Sporting a jockey cam, the world was able to get a good impression of what it means to cover the 2000m Grade 1 Tenno Sho in 1m55.20s, but was it just an illusion or was it really that fast?
“Oh yes,” Lemaire smiles. “That was truly awesome.”
The French jockey who is going for his sixth Japanese Championship title this year, has been riding the now four-year-old Equinox from the very beginning. Yet, even though he knew straight away that he was sitting on an exceptional horse, he could have never imagined that he would one day become a world record breaker.
“I always thought that he would be a proper Group 1 horse,” he recalls.
“From the start, he found everything very easy. He would travel easily in a race and he quickened just as easily. And he was incredibly easy to handle in a race, he could adapt to everything from the start.
“He has always been a very easy ride. However, I couldn’t have guessed that he would become such a flamboyant Group 1 winner. What he did in the Tenno Sho last year and then this year again and also his performance in Dubai, it’s just incredible.” Equinox is already revered the world over as one of the best horses of the century, even though the son of Kitasan Black and Chateau Blanche currently has “only” five Group 1 victories under his belt, which is still a fair cry from Almond Eye who won nine Group 1 races under Christophe Lemaire.
“I think he will be as famous as Almond Eye in the future. They actually have enjoyed a similar career as Almond Eye also won in Dubai, which certainly strengthened her reputation. Both dominated their generations, but obviously, Equinox is a colt and is the highest rated horse in the world, which makes him famous. But Almond Eye won nine Group 1 races, which is a record for a horse in Japan. She won the Triple Crown, two Tenno Sho and two Japan Cups, so Equinox still has a way to go but he has definitely made a big impact on the international scene.”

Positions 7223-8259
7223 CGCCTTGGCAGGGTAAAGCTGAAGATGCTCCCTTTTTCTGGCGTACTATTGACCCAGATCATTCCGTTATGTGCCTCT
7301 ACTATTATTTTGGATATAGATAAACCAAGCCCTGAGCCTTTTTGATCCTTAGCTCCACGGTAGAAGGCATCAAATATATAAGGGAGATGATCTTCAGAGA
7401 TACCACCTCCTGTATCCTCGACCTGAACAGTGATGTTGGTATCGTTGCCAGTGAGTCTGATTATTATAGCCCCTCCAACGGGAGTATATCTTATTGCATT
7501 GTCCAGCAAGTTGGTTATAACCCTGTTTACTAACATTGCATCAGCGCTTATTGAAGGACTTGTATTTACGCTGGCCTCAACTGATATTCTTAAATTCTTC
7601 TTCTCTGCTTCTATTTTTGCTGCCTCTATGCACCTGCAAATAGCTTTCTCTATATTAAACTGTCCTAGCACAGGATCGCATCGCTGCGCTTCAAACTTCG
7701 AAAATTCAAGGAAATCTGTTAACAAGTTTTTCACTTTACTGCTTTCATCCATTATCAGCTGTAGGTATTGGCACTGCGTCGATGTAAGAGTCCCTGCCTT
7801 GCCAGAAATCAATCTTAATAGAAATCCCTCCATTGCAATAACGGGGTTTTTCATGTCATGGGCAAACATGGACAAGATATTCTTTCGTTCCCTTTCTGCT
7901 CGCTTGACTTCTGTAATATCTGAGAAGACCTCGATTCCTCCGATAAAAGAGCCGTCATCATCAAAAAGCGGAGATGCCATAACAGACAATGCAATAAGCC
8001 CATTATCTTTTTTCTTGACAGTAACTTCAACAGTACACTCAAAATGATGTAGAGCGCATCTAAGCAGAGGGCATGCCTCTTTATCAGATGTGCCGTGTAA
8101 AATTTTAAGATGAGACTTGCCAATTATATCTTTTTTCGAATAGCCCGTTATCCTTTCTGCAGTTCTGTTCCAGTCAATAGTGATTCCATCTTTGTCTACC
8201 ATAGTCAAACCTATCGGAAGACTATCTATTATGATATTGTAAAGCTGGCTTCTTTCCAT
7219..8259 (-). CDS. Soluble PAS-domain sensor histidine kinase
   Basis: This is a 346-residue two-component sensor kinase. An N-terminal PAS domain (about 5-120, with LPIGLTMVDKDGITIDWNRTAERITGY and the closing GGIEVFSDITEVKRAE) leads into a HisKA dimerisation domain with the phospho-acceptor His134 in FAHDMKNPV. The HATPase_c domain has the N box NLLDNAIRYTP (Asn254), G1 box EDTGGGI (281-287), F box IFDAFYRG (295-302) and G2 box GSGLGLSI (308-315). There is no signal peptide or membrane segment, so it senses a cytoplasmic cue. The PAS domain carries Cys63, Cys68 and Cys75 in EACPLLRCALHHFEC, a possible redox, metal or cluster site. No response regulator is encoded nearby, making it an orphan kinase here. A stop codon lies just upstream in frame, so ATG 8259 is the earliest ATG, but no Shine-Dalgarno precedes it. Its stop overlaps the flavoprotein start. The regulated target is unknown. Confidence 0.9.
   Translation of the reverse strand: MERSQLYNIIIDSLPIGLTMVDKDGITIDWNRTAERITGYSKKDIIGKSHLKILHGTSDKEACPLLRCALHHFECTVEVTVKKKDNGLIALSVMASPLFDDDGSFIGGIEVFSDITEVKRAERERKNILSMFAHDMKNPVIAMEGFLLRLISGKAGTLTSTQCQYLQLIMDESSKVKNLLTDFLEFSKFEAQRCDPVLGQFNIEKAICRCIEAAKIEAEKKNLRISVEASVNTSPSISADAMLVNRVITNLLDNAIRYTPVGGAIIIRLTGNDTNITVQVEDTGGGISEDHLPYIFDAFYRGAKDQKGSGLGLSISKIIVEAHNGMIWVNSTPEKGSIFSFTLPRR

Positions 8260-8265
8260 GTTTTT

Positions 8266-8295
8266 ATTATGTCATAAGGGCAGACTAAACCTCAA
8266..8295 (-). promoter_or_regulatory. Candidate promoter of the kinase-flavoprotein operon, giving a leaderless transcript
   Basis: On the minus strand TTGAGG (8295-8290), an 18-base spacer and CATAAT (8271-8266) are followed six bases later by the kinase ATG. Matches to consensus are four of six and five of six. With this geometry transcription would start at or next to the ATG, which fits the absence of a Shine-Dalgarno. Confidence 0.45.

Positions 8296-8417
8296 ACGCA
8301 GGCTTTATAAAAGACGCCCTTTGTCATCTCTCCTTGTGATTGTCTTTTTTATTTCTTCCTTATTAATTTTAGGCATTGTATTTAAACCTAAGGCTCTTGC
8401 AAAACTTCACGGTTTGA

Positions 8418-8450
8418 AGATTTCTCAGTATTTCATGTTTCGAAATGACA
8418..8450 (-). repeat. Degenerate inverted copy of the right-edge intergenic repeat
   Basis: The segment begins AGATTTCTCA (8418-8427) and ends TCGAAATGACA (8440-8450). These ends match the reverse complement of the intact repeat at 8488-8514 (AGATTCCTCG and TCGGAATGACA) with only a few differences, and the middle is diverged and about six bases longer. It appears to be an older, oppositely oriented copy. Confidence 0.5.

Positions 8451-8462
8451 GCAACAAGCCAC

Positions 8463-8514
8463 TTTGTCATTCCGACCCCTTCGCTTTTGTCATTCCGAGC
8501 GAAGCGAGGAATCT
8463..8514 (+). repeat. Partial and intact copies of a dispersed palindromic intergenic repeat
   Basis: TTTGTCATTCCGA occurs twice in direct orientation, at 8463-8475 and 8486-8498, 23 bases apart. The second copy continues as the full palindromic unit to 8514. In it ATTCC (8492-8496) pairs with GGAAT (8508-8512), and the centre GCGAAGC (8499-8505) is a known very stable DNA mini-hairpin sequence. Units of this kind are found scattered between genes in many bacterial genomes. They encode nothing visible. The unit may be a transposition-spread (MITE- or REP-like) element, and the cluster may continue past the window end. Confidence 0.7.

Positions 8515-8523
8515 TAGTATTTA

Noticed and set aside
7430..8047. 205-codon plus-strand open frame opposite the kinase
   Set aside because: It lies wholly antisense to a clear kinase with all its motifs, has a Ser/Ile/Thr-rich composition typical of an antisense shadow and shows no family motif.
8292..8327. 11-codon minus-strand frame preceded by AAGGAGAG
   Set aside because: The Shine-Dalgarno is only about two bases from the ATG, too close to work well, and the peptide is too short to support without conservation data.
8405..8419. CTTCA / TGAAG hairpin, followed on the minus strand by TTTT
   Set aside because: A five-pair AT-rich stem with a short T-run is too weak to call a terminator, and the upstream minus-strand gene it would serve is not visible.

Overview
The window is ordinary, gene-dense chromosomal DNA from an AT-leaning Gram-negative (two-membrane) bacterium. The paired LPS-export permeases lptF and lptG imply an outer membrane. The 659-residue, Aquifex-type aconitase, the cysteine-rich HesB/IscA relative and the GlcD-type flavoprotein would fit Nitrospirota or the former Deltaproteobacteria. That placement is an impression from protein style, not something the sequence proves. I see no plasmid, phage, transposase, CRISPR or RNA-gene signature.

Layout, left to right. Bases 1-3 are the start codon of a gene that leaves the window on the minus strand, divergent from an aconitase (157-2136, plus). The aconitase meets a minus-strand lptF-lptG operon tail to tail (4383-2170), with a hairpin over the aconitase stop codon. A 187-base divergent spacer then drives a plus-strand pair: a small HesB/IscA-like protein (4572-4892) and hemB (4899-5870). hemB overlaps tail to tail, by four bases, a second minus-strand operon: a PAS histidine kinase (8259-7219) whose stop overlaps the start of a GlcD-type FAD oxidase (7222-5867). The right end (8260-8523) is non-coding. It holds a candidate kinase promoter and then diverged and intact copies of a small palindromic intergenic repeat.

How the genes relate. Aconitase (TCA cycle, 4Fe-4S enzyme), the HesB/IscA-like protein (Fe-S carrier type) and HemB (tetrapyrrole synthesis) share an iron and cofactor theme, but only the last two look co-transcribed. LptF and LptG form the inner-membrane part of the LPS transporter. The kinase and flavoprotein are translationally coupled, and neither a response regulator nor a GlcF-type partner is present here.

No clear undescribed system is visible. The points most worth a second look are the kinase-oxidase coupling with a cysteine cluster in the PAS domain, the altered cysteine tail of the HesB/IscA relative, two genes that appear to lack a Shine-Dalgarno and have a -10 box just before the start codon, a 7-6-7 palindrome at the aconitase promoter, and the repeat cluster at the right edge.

JAPAN CUP NEXT
Following his record breaking run in this year’s Tenno Sho in October, the Tetsuya Kimura trained four-year-old is now preparing himself for his first Japan Cup that takes place on 26 November at Tokyo. It goes without saying that he is the big favourite for this 2400m race and while his jockey is not feeling any particular pressure, he says: “This is test, as he is going to run against the three-year-old Liberty Island for the first time. Liberty Island is the Japanese champion filly who has won four Group 1 races this season and has dominated her generation.
“She will carry 53 kilos while he will carry 58 kilos. That’s five kilos difference, which is quite a lot. She has a lot of speed and we know she stays, so this is a new challenge, as we don’t know her limitations.”
No, but then do we know Equinox’s limitations? Christophe Lemaire starts laughing: “You are right, we don’t know his limitations either. He is reaching his peak in terms of maturity there is no doubt. He is more relaxed in his races, more experienced. In the past, he needed more time between his races and this is the first time that he runs so quickly after his last start.
“So we shall see. Last time out, it was probably his best performance but he wasn’t even challenged. Hopefully, he won’t be
challenged this time either.” Christophe Lemaire might respect the opposition but he doesn’t seem too worried.
He is confident that his mount will give his best and after finishing second in the Breeders’ Cup Classic with Japanese raider Derma Sotogake, who will be aimed at the Dubai World Cup next March, he knows he is in great form when he concludes: “I’d rather be on the favourite than not. He gave me an unbelievable ride in the Tenno Sho and I don’t see any reason why he couldn’t do that again.”
Almond Eye holds the record for running the 2018 Japan Cup in 2m20.60s. It will be interesting to see if that record still stands after this year’s Japan Cup.